”While the notion of a wage premium in exchange for uncertain working hours is superficially attractive, it could have unforeseen consequences, and push wage costs up elsewhere. Further expert consideration of the potential impact of such a measure on jobs will be needed.

“If the new category of 'dependent contractors' proposed by the review is implemented, it must have a clear legal definition to prevent any ambiguity or unintended knock-on effects.

“The government should consult widely with business and employees over the coming months to ensure any response to the Taylor Review is proportionate, fair and above all unbureaucratic.”

Confederation of British Industry - ‘significant concern for businesses’

Neil Carberry managing director for people and infrastructure said a number of proposals in the report “will be of significant concern to businesses”.

“Changes to the application of the minimum wage, rewriting employment status tests and altering agency worker rules could have unintended consequences that are negative for individuals, as well as affecting firms’ ability to create new jobs.

“The Government will need to consider these aspects extremely carefully, alongside proposals for any future tax changes, to ensure our labour market retains the flexibility and entrepreneurship that has made it the mainstay of the UK economy.”

Institute of Directors - ‘the right balance’

The IoD said Matthew Taylor had “got the balance right”, praising the “additional clarity to the ambiguous definitions of employment status in the UK [which] will reassure most employers, who often shy away from offering employee-style benefits to their self-employed contractors for fear of exposing themselves to legal challenges”.

This will allow companies to “reap the benefits of flexible work”, the IoD said.

“Despite the often one-sided narrative that surrounds the gig economy, it is welcome to see the review recognises the value of flexible labour to the UK economy and to individuals themselves.

“The proposal to ask gig platforms to provide real-time information on the earning potential of individuals at any given point is a good one.

“Advances in data analytics have enormous potential to help those in self-employment understand how much they can earn and when to choose to work to best suit their lifestyle.”

The IoD said that putting the recommendations into practice will require “substantial” effort from businesses, politicians and unions,

The organisation also called for “urgent” simplification of the tax system and greater harmonisation of national insurance contributions between employees and the self-employed.

Matthew Taylor calls on Government to look at reducing cost of employment tribunal fees

EEF - 'no need for change'

Terry Scuoler, chief executive of EEF, the manufacturers’ organisation welcomed the recognition that flexible ways of working are necessary to protect the UK labour market and can be mutually beneficial for both ‘employers’ and individuals” but said there was little evidence that anything needs to change. Reduction in flexibility will be harmful. Mr Scuoler said.

“Frequently in manufacturing individuals choose to be ‘self-employed’ because this delivers the freedom they desire in their work and provides the very kind of ‘two-way flexibility’ Matthew Taylor advocates in today’s report.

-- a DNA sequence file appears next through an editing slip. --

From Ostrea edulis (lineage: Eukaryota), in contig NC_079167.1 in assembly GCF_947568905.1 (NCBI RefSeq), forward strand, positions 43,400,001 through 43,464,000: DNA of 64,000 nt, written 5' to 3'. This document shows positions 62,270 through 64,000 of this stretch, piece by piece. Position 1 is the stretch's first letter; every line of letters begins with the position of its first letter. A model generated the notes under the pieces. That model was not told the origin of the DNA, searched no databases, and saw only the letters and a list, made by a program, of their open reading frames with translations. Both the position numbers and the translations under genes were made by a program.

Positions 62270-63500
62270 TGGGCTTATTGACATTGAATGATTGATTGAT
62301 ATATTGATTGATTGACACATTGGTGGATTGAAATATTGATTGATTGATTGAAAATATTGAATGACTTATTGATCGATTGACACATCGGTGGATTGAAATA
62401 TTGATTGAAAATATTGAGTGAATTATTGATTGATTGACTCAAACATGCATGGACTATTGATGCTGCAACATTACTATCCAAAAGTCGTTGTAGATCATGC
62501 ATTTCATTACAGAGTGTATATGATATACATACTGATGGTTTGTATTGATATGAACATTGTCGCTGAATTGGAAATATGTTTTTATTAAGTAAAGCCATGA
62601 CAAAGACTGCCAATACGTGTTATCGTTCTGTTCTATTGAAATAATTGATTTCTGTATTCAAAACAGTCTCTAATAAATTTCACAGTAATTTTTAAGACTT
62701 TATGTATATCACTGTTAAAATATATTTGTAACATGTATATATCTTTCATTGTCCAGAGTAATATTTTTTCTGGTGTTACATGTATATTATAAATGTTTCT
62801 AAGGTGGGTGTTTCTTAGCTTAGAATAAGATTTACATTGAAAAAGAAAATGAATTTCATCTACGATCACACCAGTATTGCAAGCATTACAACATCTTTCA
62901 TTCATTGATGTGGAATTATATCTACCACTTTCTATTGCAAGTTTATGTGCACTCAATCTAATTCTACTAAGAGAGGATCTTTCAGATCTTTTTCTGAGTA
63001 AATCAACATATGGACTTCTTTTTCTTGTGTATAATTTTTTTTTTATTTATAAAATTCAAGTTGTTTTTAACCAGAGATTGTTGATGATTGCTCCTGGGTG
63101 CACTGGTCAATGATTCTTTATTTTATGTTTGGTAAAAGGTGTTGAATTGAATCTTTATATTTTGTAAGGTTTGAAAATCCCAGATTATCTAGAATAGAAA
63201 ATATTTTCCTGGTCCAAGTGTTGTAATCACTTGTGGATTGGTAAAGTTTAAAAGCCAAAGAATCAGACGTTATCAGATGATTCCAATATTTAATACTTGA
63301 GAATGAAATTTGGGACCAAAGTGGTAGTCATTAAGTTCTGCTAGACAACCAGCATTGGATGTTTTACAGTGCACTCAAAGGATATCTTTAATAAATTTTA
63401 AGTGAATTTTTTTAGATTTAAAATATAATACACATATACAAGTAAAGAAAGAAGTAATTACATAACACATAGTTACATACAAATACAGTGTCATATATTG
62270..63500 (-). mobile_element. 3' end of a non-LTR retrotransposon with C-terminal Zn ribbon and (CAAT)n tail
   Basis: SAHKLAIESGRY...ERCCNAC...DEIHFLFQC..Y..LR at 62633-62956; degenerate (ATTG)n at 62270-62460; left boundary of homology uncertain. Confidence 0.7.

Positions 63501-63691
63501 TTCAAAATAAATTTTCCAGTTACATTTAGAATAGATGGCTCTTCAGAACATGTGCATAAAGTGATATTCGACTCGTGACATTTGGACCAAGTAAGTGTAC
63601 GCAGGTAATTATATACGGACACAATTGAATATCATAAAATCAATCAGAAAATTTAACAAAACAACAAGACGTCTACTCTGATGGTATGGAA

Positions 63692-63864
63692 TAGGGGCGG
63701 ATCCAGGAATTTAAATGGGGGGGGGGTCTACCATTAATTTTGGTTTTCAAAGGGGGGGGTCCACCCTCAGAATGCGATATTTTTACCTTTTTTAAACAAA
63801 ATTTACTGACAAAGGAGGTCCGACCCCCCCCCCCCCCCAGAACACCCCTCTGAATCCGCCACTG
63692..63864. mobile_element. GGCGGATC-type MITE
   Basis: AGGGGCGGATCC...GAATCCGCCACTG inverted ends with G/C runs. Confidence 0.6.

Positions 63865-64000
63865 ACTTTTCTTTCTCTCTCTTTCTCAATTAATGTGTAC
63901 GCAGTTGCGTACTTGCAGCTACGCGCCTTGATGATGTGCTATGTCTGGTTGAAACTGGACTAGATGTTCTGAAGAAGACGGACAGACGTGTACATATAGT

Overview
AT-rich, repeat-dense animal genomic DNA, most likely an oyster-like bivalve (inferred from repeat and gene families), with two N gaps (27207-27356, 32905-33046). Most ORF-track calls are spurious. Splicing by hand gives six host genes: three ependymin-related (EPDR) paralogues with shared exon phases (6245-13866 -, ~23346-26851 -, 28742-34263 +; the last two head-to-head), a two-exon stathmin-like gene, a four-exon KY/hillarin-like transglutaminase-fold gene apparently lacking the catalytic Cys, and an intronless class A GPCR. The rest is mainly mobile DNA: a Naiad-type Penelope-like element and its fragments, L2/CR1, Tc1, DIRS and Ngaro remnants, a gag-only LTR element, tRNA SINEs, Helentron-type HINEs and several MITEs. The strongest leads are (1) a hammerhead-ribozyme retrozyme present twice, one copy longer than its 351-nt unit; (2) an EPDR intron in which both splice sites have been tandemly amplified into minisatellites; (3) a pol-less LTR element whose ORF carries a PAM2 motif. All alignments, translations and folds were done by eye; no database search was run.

“We support any initiative that encourages responsible employers. Manufacturers respect the impartial and evidence-based work that the independent low pay commission currently does, and we strongly believe it should continue in its current format.”

KPMG - 'monumental but long overdue'

The professional services firm described the Taylor review as “very welcome” adding that “it is a monumental but long overdue task to bring some direction to the vast number and varying types of modern working”.

The firm described the reforms as “fairly complex in nature” meaning it is likely to take a fair amount of time before they find their way to the statute books.

“A good example of this is how to legislate a requirement for employers to ‘model’ average pay across a diverse workforce.

“The creation and definition of a ‘dependent contractor’ would definitely helpful but could be quite difficult in practice given the wide range of working practices covered by the review.

“The extension of some rights to the most vulnerable ‘gig’ workers would be popular with many. That said, the extension of holiday pay, sick pay and some of the National Minimum Wage protections could mean businesses need to spend a fair bit of time projecting what the cost of extending those rights will be.

Baker McKenzie - 'will materially increase costs'

Employment partner, Stephen Ratcliffe, said: "Some of it is pretty sensible, such as the principle that if you're self-employed for tax purposes you should also be considered to be self-employed for the purpose of employment rights. But there are also some proposals that will materially increase costs and administration for employers. It remains to be seen whether the Government will have the political will, not to mention the parliamentary support, to implement much of this in an already very busy legislative agenda.

Richard Lee, partner at the law firm, Gowling WLG

"The key question for anyone dealing with pensions will be what does the Taylor Review mean for automatic enrolment? Automatic enrolment applies to a very broad category - anyone who works or ordinarily works under the worker's contract in the UK and who then meets statutory earnings and age requirements.

"This goes to the heart of the issues being considered by the Taylor Review and, more broadly, by a series of cases concerning so-called gig economy workers/contractors. In addition, the government's own review of automatic enrolment is tasked with looking at how the success of automatic enrolment can be broadened to encompass groups not yet covered by automatic enrolment.

"One of the key messages from the Taylor Review is that: 'The same basic principles should apply to all forms of employment in the British economy'. Basic principles include the National Living Wage. The Taylor Review is, however, silent on whether the right to employer contributions under automatic enrolment should be included amongst those basic principles."